‘Does making things matter anymore?’, MT wondered last month. While our emotive attachment to manufacturing may be at least partly irrational, what’s clear is that a stronger industrial base would be a welcome foil to Britain’s lopsided, financial services reliant economy of today. We can’t all be bankers and ad execs.
With that in mind, here’s the crème de la crème of the industrial world – Britain’s 10 Most Admired industrial companies. We created the list by combining several of the sectors from our Most Admired Companies research (Chemicals, Heavy Construction, Engineering & Machinery and Oil, Gas & Extractive.)
Whether they’re sucking oil from the ground, laying roads or making catalytic converters, these companies are keeping the lights on and the nation (and world) moving. Most are big exporters with operations all over the world - exactly the kinds of companies we need to see more of post-Brexit.
1. Royal Dutch Shell, 96.3
Shell’s £35bn acquisition of rival BG Group attracted a lot of negative attention. At a time of crisis for the sector, which has had to slash costs in response to the plummeting value of oil, some feared Shell was paying too high a price. But things seem to have worked out ok thus far – its quarterly profits were up 18% in its most recent market update and its shares are gradually returning to pre-slump levels.
2. Johnson Matthey, 93.9
The overall winner of 2014’s Most Admired Companies put in another good showing this year. A manufacturer of catalytic converters, Johnson Matthey is now branching out into batteries – a field that’s bound to become increasingly important as more of us switch to electric cars.
3. Spirax-Sarco Engineering, 93.6
Steam system engineering may not sound the most glamorous of industries to be in but as Spirax-Sarco proves, it can be very lucrative indeed. Adjusted pre-tax profits were up 16% to £76.2m in the first half of this year.
4. Rotork, 90.0
It’s been a challenging year or two for Rotork, which makes valves and actuators (devices that open and close said valves). The Bath-based company was hit hard by the downturn in the oil and gas sector, but it has benefitted from the post-referendum slump in the pound.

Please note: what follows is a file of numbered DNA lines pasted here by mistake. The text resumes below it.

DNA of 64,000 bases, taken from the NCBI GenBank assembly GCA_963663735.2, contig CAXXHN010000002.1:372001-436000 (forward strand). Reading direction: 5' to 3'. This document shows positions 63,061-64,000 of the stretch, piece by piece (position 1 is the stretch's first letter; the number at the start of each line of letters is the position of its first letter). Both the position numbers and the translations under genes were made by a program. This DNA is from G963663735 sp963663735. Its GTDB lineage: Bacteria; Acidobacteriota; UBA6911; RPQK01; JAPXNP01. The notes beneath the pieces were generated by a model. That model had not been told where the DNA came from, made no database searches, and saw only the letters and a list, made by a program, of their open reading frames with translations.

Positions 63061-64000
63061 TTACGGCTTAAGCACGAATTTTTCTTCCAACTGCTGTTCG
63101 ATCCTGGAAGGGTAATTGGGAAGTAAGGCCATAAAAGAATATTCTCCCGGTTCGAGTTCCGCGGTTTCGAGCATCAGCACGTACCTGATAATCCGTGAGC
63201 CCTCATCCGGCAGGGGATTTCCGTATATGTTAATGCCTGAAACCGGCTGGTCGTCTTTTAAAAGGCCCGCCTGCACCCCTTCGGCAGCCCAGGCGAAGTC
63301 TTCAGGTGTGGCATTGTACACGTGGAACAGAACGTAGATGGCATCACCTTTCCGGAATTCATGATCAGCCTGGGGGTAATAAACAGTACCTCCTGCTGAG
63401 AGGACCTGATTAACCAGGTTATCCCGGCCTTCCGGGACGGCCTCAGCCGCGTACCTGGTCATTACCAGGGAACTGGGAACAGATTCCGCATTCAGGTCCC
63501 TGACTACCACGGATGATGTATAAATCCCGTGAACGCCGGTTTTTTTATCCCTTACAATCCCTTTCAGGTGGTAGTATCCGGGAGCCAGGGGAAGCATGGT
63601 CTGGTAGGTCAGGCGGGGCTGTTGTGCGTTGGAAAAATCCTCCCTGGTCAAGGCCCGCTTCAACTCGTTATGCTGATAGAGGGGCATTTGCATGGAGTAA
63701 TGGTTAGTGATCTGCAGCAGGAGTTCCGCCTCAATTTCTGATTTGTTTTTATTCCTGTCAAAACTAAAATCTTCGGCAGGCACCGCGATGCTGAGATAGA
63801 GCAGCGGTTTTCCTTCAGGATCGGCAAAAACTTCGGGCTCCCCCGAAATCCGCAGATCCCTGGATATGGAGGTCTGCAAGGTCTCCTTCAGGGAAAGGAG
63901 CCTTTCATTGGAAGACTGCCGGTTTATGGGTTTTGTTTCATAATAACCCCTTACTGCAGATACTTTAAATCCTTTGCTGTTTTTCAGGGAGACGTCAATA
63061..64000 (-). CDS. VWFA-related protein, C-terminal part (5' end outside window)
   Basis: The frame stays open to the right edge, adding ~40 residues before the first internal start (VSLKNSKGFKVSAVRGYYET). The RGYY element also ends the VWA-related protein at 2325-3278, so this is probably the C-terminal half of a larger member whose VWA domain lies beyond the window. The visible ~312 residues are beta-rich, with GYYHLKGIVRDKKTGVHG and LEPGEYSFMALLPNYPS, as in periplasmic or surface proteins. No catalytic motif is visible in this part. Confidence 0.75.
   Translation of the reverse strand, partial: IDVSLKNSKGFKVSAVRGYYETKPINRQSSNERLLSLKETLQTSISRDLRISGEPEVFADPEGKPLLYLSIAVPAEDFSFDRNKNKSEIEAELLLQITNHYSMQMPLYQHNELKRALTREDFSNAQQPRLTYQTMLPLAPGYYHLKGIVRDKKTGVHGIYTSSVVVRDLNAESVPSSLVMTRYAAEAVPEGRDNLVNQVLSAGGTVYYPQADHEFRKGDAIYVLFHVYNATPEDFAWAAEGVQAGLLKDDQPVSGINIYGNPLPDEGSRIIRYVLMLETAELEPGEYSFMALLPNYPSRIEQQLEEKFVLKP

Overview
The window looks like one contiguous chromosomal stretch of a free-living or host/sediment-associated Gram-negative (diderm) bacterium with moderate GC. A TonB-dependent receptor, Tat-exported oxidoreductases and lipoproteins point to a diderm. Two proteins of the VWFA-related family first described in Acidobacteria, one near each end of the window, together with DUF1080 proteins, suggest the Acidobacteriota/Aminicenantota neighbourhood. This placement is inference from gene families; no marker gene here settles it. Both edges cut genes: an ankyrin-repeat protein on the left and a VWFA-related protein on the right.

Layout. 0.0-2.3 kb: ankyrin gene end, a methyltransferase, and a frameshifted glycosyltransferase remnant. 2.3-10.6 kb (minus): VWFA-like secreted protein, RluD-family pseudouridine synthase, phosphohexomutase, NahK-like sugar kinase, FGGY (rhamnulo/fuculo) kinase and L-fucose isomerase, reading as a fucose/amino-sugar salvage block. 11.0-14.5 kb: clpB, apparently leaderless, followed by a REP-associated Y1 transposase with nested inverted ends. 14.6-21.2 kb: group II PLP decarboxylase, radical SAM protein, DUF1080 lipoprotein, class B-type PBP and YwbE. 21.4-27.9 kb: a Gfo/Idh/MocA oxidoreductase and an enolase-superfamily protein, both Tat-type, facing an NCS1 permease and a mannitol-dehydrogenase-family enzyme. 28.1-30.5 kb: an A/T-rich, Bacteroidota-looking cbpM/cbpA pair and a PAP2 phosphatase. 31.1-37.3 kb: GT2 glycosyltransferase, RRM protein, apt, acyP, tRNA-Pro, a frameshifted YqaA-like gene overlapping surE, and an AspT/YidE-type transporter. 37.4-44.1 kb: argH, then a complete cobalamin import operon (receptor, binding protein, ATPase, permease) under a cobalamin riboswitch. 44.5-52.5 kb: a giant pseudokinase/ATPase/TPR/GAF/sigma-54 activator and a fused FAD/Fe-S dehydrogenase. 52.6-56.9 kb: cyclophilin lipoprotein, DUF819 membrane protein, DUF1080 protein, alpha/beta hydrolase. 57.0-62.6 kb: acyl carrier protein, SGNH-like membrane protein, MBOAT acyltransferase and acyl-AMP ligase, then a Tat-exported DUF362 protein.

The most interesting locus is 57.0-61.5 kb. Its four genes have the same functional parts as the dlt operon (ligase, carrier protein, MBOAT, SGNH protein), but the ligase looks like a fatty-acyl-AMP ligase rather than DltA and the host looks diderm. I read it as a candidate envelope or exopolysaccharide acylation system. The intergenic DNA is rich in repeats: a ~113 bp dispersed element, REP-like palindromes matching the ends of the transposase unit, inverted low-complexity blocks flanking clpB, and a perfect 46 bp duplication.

5. Melrose, 88.5
Melrose isn’t an operating company in its own right but a turnaround vehicle that acquires industrial businesses. The newest in its portfolio is Nortek, a US-based manufacturer of ‘lifestyle innovations,’ including heating equipment and security systems.
Read more: Britain's Most Admired Companies 2016
6. Victrex, 88.2
Victrex makes plastic, but not any old plastic - ‘high performance aromatic polyketone solutions’, used to keep planes in the air, cars on the road and other companies’ manufacturing operations in business.
7. Croda, 85.8
Another chemicals firm, Croda produces a wide variety of substances used in everything from ice cream to pesticide and paints. Its latest quarterly sales soared by 20% to £325.3m and the company is on the march in Asia, having recently opened labs in Indonesia, Korea and China, and an office in Tehran.
8. BHP Billiton, 85.4
The only mining company to make the top 10, Anglo-Australian BHP Billiton puts in a good showing despite the controversial fall-out of the Bento Rodrigues dam disaster in Brazil. The company says it wants half of its workforce to be women by 2025, a bold aim in a sector that remains stubbornly male.
9. BP, 85
BP has been dogged by echoes of the Deepwater Horizon disaster ever since the oil rig exploded way back in 2010. There was some light at the end of the tunnel this year as a federal judge approved its final $20bn (£15.8bn) settlement – though it will take 16 years to pay it all off.
10. Kier Group, 84.2
Bedfordshire-based Kier was founded by a pair of Danes in Stoke on Trent way back in 1928. Today it dabbles in everything from civil engineering to house building and facilities management. It has completed work on London’s new Crossrail project and has been shortlisted (along with Carillion and Eiffage) to work on HS2.